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Unseasonably warm, moist air, fueled by climate change, has settled over Michigan.  Because the ground is still cold, it means fog.  Dense, horrific fog.  For the last four days, we've been living in England.  It's thick, heavy, and dangerous.  Occasionally, in late afternoon, the fog thins or lifts entirely, but among trees, it stays.  We haven't seen the sun in days and days and days.

The blue jays are back, too.  Way early.  I heard them screeching and chasing each other this morning outside the bedroom window.

This is strange and odd, and further evidence of climate change.


Lost Debit Card

Last week, Aran lost his debit card.  He'd mislaid it at Kroger, where he works.  At my urging, he called the store to see if anyone had turned it in.  The manager said they hadn't.  Then we drove over to see if it was where he had left it.  He looked everywhere in the hot buffet section (where he'd last had it), but it was gone.

I had him check his account for unauthorized charges.  There were none.  Then I looked up the number to call for lost cards and had him dial.  "Put it on speaker," I said.  "You talk, and I'll be here to help if you need it."

Aran negotiated the phone tree and ended up talking with a rep.  He only needed one prompt from me to get his card canceled.  Cool!

The number was only for canceling cards, not replacing them, though.  That required a visit to the credit union.  I thought about this.  I have to leave for work early in the morning, before the CU opens.  Aran gets home from work moments before the CU closes in the evening.  It would be tricky getting over there.  Well, there was no reason he couldn't do it himself.

I told Aran what he needed to do, and wrote down a numbered list of instructions.  (1. Go to credit union. 2. Ask the teller for a replacement debit card. 3. Ask for expedited service and how much it will cost. 4. . . . )

The next day when Aran got home from work in the evening, I asked him if he'd gone to the credit union.  He said he had, and that he'd ordered a new card. It would come in three business days.  Go Aran!


Sponge Bob: A Photo Essay

My hatred of Sponge Bob is legendary among my family and acquaintances.  The reasons are legion, and I won't go into them here.  Just take my word for it.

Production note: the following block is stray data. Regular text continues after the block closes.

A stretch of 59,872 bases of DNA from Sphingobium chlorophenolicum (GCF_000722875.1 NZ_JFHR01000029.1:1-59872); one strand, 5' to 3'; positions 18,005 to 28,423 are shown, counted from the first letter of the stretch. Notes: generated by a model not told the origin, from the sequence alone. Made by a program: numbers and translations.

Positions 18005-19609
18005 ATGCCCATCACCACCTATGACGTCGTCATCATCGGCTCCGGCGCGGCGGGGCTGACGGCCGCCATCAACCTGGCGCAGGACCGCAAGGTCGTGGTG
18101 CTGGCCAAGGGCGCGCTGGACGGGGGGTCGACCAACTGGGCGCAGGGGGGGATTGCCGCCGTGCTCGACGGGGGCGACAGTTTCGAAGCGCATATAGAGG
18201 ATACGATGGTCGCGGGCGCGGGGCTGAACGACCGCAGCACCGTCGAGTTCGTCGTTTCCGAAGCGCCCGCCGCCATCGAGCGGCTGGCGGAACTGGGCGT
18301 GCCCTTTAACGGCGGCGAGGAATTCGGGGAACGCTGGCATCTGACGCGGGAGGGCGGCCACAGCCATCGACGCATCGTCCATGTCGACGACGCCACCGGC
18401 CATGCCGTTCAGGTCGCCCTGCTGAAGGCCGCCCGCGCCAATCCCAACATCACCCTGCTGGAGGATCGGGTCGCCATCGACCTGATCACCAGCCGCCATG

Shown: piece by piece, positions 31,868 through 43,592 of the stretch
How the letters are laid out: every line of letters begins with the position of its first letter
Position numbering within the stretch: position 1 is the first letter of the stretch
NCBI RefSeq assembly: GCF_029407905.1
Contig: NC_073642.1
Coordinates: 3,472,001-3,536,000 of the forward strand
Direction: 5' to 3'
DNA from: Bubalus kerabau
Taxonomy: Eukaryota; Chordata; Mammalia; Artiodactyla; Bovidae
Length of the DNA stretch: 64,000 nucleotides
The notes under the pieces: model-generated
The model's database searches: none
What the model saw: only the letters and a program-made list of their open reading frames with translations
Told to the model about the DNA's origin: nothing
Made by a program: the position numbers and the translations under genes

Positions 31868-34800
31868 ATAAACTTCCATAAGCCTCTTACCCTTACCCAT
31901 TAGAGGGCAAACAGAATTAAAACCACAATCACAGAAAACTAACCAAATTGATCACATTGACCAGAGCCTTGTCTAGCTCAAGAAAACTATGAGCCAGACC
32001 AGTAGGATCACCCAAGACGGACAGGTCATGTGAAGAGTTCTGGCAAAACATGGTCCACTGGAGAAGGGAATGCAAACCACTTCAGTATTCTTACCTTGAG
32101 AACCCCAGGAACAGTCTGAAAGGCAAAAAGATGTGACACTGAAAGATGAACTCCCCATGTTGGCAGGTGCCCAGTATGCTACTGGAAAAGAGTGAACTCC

So at my birthday party, Kala (who knows my dislike but doesn't share it) bought me as a gag gift a Sponge Bob pinata, filled with candy and gave me a length of plastic pipe for pounding it.  How thoughtful!

I accept your challenge, Mr. Bond.

Read more...Collapse )


Extended Birthday Celebrations, Part 2

The Saturday after my birthday, the boys were over at Kala's for the weekend.  Darwin said he wanted to go out for dinner with just me, and I would choose the restaurant.

Mwah ha ha!

I chose an Indian restaurant, because I never get Indian food.  Darwin doesn't like it much, you see, so I took advantage of my birthday to force him.  Ha!  Besides, we'd eaten at this restaurant before and Darwin had admitted that he did like the food.

Darwin made reservations for five o'clock.  I was a little puzzled--why make reservations for five on a Saturday?  No one else would be there, and we'd easily get a table for two.  Uncharacteristically, Darwin was hustling me out the door.  Usually when we're going somewhere on a timetable, I'm the one jingling the car keys and tapping my foot while Darwin dawdles.

A water main had broken that morning in Lake Orion, where Darwin is Village Manager, and he'd been fielding messages about it all day.  His phone kept going off while we were driving to the restaurant.  He was sure it was more about the water main break, but he wouldn't let me read the messages to him.  Eventually at a stoplight he got his phone out and checked the texts.  He sighed and railed about various annoying situations regarding the water main break, then continued onward.

Despite the GPS and my pointing things out, Darwin overshot the restaurant, which is on a high-traffic road.  This created a big delay--reversing course for the return wasn't easy.

At last, we arrived and went in.  The restaurant was nearly deserted.  The only occupied table, in fact, was a long one near the entrance.  It had half a dozen people around it, and all of them were studiously bent over menus.  I paused at the front counter, but no greeter was there.  Darwin kept on walking, though, and headed for the table.

It finally dawned on me that the people at the table were deliberately hiding their faces behind the menus, and the people were all my relatives!  It was my mother, her husband Gene, my brother Paul, Aran, Maksim, and Kala.  Good heavens!

Darwin had arranged a little surprise.  That was the reason for the reservation, of course, and the source of all the text messages--they hadn't been seated yet and were telling Darwin to stall.  So he overshot.  The water main break was real, though it provided a handy excuse for all the texts.

It was wonderful!  We had endless fun time dissecting the menu, including searching for something the non-Indian eaters could enjoy.  (Chicken fried rice and naan bread always work in these cases.)  We also poked gentle fun at one of the waiters, who needed a little more practice.  The food was delicious, however, and Aran even had curried fish, a brand new dish for him.